Considered the top tight end in the draft, Pettigrew had a solid round of workouts Saturday and showcased why he's the most well-rounded tight end in the draft. But his 40-yard dash times (4.8 to 4.88 seconds) were slower than expected. It didn't help that some other players at his position were putting up blazing speeds. He'll still be the first tight end off the board on draft day, but his stock probably slid a little in the first round rather than rising.
• People who appreciate Todd Haley's insight
Haley was one of the best talkers of the postseason while the Arizona Cardinals were making their Super Bowl run, but that appears to have come to an end now that he's the head coach of the Kansas City Chiefs. His meeting with the media Saturday was a complete dud, as he talked around many questions and gave little insight into the team's direction. But nothing was more telling than when Chiefs general manager Scott Pioli – famous for disappearing behind New England's informational Berlin Wall – hurried Haley out of an extra session with reporters shortly after the head coach stepped down from the podium. Pioli held up his watch at Haley, as if to say "wrap it up" and Haley did just that. Now that was a first for this combine.
• Arizona Cardinals wideout Anquan Boldin
General manager Rod Graves has been invoking the "he's under contract for two more years" and "we'll talk at the appropriate time" phrases when talking about Boldin's salary complaints. That's never a good sign, particularly when the Cardinals have other pressing priorities. It doesn't mean the Cardinals won't get something done with the wideout, but they aren't in a hurry, either. And if we've learned anything from Boldin when it comes to his contract, patience isn't a strongpoint.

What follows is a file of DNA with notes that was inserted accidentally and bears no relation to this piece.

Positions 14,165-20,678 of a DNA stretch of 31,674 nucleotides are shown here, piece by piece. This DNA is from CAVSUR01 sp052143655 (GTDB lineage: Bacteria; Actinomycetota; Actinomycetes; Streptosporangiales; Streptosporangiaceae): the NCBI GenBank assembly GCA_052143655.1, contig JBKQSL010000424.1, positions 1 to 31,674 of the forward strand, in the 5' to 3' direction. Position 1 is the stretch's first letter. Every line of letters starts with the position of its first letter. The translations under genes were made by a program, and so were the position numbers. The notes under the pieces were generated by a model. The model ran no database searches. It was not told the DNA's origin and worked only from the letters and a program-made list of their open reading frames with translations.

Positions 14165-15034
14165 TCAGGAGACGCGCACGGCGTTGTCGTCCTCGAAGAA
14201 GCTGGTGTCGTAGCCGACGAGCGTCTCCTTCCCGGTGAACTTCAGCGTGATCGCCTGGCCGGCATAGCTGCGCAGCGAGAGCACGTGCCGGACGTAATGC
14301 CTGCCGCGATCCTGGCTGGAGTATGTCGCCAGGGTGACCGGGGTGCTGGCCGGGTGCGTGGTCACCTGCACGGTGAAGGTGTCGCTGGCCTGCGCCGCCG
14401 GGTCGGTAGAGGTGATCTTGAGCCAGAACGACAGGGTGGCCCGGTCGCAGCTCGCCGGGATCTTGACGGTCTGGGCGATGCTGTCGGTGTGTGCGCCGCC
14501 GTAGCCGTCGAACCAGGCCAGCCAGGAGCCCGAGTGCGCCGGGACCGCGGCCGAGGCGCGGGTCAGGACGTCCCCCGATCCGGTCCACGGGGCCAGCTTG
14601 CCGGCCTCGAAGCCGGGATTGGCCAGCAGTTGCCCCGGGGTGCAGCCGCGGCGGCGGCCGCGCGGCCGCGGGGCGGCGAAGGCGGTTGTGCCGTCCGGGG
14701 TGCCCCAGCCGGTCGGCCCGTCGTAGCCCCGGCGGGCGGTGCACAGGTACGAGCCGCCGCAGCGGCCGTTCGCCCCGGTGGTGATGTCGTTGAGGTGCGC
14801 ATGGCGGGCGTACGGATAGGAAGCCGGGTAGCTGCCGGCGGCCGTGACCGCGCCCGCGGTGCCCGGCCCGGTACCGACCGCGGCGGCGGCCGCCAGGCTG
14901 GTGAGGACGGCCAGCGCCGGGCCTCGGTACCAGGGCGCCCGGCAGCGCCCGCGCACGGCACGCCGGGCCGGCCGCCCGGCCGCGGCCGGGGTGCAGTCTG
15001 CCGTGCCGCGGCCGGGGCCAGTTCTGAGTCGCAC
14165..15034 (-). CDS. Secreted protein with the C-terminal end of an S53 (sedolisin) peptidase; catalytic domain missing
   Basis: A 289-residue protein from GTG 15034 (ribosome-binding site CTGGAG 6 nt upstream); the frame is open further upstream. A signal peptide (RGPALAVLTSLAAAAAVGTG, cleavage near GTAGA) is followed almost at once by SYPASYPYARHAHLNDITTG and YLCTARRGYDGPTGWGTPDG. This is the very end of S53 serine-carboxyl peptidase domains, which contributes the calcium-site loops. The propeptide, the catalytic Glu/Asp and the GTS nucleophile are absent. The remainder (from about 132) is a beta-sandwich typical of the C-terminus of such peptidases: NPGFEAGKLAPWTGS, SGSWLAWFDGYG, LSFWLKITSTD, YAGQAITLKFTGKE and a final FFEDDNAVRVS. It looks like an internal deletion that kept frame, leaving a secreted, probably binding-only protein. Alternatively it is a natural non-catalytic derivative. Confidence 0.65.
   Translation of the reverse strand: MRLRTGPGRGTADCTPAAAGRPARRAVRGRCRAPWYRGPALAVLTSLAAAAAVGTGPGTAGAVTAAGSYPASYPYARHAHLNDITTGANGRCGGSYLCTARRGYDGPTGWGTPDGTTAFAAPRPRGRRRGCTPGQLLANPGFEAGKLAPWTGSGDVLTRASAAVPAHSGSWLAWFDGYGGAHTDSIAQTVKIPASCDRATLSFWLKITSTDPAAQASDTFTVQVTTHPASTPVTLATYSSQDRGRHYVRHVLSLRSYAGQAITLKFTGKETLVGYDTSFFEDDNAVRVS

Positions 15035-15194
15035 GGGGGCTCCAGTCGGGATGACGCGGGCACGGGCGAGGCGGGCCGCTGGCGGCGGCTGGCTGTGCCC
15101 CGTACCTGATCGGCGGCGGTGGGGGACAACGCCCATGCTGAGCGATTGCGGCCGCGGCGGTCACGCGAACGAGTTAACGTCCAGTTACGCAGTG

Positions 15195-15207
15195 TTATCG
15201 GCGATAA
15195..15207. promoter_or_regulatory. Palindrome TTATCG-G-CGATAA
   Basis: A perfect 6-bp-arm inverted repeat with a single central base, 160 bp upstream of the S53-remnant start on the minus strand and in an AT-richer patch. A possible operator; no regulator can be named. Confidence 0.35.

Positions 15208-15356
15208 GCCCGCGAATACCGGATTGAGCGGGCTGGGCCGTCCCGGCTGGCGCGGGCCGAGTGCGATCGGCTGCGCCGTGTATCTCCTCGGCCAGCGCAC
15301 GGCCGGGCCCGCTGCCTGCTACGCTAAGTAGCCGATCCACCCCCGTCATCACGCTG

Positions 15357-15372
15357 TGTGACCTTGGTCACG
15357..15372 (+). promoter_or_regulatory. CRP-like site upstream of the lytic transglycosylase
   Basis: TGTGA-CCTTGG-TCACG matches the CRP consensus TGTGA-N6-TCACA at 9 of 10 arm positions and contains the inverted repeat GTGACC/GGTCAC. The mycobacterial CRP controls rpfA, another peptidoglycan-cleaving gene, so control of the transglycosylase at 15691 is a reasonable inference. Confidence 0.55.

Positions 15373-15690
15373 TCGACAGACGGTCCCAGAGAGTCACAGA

• The Dallas Cowboys
The coaching staff, executives and personnel men are all off-limits at this week's combine. As in, they aren't speaking. They won't say why exactly, but word around the campfire is that owner Jerry Jones told the staff last week that he would be the voice for the franchise this week. And Jones has mostly been a ghost around town this week, which is unusual for an owner who is typically highly visible at the combine. Nothing screams louder about a team's problems than a universal gag order.